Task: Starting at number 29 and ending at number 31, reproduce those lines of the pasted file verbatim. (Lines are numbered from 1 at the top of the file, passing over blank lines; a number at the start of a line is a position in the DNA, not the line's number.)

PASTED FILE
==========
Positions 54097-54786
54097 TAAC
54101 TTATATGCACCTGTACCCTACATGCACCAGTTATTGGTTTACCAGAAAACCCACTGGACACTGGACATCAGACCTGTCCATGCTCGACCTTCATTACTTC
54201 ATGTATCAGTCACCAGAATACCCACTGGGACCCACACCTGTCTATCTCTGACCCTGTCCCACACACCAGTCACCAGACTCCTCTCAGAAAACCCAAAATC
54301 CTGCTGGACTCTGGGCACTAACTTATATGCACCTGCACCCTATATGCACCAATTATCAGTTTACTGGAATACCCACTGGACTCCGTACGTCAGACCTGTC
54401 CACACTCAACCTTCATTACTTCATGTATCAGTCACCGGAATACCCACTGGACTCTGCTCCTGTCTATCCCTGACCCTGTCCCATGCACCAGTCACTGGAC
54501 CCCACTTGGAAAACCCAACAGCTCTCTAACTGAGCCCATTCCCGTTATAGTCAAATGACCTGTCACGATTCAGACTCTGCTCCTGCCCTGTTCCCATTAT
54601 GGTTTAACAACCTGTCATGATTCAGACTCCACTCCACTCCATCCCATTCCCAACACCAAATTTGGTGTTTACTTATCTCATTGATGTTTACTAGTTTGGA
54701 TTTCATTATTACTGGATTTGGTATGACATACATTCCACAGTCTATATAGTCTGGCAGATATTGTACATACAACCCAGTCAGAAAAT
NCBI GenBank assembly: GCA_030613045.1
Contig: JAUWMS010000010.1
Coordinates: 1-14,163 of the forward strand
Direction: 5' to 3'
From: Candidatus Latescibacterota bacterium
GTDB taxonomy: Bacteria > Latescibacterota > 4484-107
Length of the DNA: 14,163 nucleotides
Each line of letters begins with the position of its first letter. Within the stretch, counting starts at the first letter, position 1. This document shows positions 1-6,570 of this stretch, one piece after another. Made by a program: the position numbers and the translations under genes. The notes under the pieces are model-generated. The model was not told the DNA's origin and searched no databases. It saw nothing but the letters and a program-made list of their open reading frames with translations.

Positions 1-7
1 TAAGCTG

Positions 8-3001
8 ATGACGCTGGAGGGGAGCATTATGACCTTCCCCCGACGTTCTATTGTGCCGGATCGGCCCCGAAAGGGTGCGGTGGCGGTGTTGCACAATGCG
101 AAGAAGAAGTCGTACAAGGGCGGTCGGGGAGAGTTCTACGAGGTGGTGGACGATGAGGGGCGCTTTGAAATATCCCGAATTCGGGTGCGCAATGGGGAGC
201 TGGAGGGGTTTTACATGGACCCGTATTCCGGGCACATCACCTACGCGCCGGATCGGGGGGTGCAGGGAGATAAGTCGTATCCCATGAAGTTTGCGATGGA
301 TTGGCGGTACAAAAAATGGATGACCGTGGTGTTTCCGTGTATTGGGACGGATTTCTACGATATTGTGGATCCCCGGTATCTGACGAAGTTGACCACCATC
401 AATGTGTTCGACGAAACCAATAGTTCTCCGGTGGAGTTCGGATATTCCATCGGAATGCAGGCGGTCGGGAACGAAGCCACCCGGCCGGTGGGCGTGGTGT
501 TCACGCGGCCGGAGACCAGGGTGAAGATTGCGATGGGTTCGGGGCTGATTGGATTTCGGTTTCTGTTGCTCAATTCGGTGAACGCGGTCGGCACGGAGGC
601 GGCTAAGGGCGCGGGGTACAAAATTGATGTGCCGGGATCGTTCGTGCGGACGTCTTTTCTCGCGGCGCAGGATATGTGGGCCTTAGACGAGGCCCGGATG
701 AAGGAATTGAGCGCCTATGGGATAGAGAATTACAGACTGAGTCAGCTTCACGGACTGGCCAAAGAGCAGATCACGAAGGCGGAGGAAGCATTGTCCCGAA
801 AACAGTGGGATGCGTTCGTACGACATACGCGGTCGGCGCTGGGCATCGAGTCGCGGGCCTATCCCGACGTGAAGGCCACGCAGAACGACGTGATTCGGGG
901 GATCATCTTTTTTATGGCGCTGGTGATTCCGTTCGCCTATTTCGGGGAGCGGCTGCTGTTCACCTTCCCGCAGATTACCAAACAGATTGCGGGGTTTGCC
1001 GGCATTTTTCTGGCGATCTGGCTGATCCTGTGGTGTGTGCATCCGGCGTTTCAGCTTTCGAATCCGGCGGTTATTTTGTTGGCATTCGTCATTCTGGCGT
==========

801 AACAGTGGGATGCGTTCGTACGACATACGCGGTCGGCGCTGGGCATCGAGTCGCGGGCCTATCCCGACGTGAAGGCCACGCAGAACGACGTGATTCGGGG
901 GATCATCTTTTTTATGGCGCTGGTGATTCCGTTCGCCTATTTCGGGGAGCGGCTGCTGTTCACCTTCCCGCAGATTACCAAACAGATTGCGGGGTTTGCC
1001 GGCATTTTTCTGGCGATCTGGCTGATCCTGTGGTGTGTGCATCCGGCGTTTCAGCTTTCGAATCCGGCGGTTATTTTGTTGGCATTCGTCATTCTGGCGT